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  • Writer's pictureKathleen Choe

The Tiger's Whisker



At the Sacred Landscapes Natural Lifemanship Conference I had the privilege of hearing gifted story teller Bill Woodburn share a Korean folktale called “The Tiger’s Whisker.”  In this story, a young woman named Yun Ok is distressed because her husband has returned from the war a cold and distant man who no longer responds to her bids for affection and attention despite her ongoing efforts to connect with him.  In desperation, she visits a wise man who lives up in the mountains above her village and asks him for advice.  He tells her that he can concoct a potion to help her regain her husband’s love, but that it requires a tiger’s whisker in order to be effective.  Yun Ok returns to her village discouraged and defeated at this news.  How could anyone safely obtain a whisker from such a menacing predator?

 

As the days pass, and Yun Ok’s husband continues to withdraw further and further away from her into his darkness, her loneliness becomes unbearable and she sets out with a bowl of rice and meat to find a tiger who might be willing to part with one of his whiskers.  She leaves the bowl of food outside a cave where she knows a tiger makes his dwelling, and sits quietly under a tree with her terrified heart beating out of her chest, to see what will happen.  Sure enough, a tiger pokes his head out of his lair, sniffs the air, and cautiously approaches the bowl.  After looking around, he devours the rice and meat, and then retreats back into his cave. 

 

Every day, patiently and persistently, Yun Ok brings the tiger some food, each time sitting nearer to the mouth of the cave while he eats her offering.  Eventually, she sits close enough to touch him, and one day she does just that; reaching out her hand ever so slowly to caress the orange and black stripes on his back, holding her breath in fear.  The tiger arches his back into her hand and makes a great purring sound deep in his body. 

 

The following day she gathers up her courage and asks the tiger if she may pluck just one whisker from his giant head.  In response, the tiger lays his head in her lap.  She can feel the warm weight of him cradled in between her legs.  The golden glow of his eyes shines directly on her face and his breath brushes her hands as she gently pulls a whisker free from his cheek and bows to him in thanks. 

 

Yun Ok tucks her prize into her pocket for safekeeping and rushes as fast as her feet can take her back to the wise man in the mountains to bring him the news that she has won over a tiger and procured a whisker for the potion that will restore her husband to her. With joy she produces the silvery white whisker from the pocket of her dress and places it in his outstretched palm. The wise man holds the long, stiff whisker up to the light and studies it for a moment before turning and throwing it into the fire that burns brightly in the hearth of his mountain hut.  Yun Ok gasps in horror.  The weeks and weeks of waiting and working to gain the tiger’s trust all destroyed in an instant!  “What have you done?” she cries, wringing her hands.

 

“My dear,” says the wise man, taking her hands gently in between his own gnarled ones.  “You do not need a potion to win back your husband.  You already know exactly what to do.”

 

After Bill finishes telling this story, he asks each of us to offer the most compelling or striking image that comes up for us as we listened to it.  I am immediately struck by a picture of the brave young woman with the tiger’s head in her lap and share this with the group.  Bill responds, “I know many women who frequently hold a tiger’s head in their lap.”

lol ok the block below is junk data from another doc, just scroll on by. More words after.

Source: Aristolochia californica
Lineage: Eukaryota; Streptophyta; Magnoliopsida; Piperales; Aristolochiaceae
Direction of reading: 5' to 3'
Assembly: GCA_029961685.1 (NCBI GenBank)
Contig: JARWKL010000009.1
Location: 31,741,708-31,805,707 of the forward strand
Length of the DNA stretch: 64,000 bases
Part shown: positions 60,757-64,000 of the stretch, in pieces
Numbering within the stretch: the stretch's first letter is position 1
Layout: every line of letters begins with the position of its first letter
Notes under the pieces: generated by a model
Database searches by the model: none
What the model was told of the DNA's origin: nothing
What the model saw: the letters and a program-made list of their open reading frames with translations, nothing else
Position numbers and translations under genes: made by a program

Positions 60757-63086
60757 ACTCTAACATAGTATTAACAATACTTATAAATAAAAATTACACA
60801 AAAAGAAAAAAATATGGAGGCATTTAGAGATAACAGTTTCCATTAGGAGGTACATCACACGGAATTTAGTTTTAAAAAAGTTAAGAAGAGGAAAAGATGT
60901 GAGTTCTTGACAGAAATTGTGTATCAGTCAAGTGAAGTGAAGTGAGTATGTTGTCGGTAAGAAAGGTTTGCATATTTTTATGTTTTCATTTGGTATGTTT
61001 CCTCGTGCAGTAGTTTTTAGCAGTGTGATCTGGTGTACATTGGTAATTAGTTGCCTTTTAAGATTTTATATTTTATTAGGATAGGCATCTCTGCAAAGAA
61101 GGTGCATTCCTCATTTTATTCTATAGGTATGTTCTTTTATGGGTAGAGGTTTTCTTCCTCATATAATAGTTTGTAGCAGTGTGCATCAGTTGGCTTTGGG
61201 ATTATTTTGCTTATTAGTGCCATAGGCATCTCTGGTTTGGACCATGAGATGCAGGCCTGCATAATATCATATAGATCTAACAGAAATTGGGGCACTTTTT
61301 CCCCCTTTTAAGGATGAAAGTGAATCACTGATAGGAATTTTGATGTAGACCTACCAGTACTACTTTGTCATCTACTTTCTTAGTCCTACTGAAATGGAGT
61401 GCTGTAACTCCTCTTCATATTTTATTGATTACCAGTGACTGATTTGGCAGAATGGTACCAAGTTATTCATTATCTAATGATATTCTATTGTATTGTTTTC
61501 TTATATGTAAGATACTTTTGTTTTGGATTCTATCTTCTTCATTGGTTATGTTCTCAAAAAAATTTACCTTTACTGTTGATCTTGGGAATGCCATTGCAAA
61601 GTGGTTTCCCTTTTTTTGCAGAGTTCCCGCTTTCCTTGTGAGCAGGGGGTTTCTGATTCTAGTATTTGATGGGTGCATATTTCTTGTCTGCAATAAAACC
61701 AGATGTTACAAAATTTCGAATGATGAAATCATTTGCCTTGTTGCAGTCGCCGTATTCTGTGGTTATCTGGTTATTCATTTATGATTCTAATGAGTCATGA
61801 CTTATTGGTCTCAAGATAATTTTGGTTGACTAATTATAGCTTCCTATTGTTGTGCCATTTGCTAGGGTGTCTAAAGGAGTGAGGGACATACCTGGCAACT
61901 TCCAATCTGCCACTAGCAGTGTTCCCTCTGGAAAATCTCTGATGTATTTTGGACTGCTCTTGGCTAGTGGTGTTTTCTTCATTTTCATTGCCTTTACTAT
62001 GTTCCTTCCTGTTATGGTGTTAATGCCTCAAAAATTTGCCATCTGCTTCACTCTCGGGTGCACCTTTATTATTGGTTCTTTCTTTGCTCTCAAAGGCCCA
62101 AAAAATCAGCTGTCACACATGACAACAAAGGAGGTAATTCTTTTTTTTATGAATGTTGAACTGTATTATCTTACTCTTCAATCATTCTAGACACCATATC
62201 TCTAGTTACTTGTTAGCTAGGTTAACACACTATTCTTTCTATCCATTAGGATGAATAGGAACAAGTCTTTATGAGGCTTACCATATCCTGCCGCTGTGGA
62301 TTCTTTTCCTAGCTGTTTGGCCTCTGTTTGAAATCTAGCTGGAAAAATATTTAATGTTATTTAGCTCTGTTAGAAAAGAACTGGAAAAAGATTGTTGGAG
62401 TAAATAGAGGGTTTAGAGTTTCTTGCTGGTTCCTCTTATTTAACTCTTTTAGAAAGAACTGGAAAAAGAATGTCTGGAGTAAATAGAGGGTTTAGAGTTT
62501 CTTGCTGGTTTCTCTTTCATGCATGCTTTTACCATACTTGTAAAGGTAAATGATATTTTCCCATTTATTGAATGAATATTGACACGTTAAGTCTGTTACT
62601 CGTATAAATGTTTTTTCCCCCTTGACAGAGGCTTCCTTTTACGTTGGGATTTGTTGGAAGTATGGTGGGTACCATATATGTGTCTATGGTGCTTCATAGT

His simple statement slammed into my heart with devastating impact.  How many times have I, and so many women I work with over the years in my counseling practice, held a tiger close? Perhaps we are so frozen from past trauma that we don’t (or can’t) see the danger, or we forget our value and accept the treatment we think we deserve?  Do we mistake the purring of a predator with a currently full belly for safety rather than momentary satiety, missing the teeth and claws ready to spring into action when hunger or rage strikes again?  Do we normalize the unpredictability of the other’s behavior because it feels familiar and therefore comfortable?

 

Tigers come in different stripes.  Some come in the form of overtly abusive relationships, where through the threat of harm if we don’t comply, we come to believe we are worthless and deserve being treated with disdain, contempt and punishment. Others are more subtle, appearing friendly, even harmless, purring softly as they sidle up and slide into our laps.  Eventually, we go numb under their weight and only later look down, startled to realize we are bleeding from a thousand tiny cuts from claws slowly sinking into our flesh.

 

Then there is the paper tiger, truly harmless and well intentioned, who we mistake for the dangerous version due to the hyper-vigilant threat detectors operating in our traumatized brain and nervous system, primed by earlier maltreatment to see danger everywhere we look.  Trauma can both numb and over-activate our survival system, leading us to either ignore even obvious signs of danger, or see danger everywhere, whether it is actually present or not. 

 

What tigers have you allowed, even welcomed, into your lap?  Which ones have you pushed out of your lap only to realize later they were made of paper and meant no harm, perhaps even wanted to help?  Trauma recovery allows us to accurately assess and appropriately respond to danger.  Keep pursuing healing.  Learn who your real tigers are and how to deal with them. You are worth so much more than you know.

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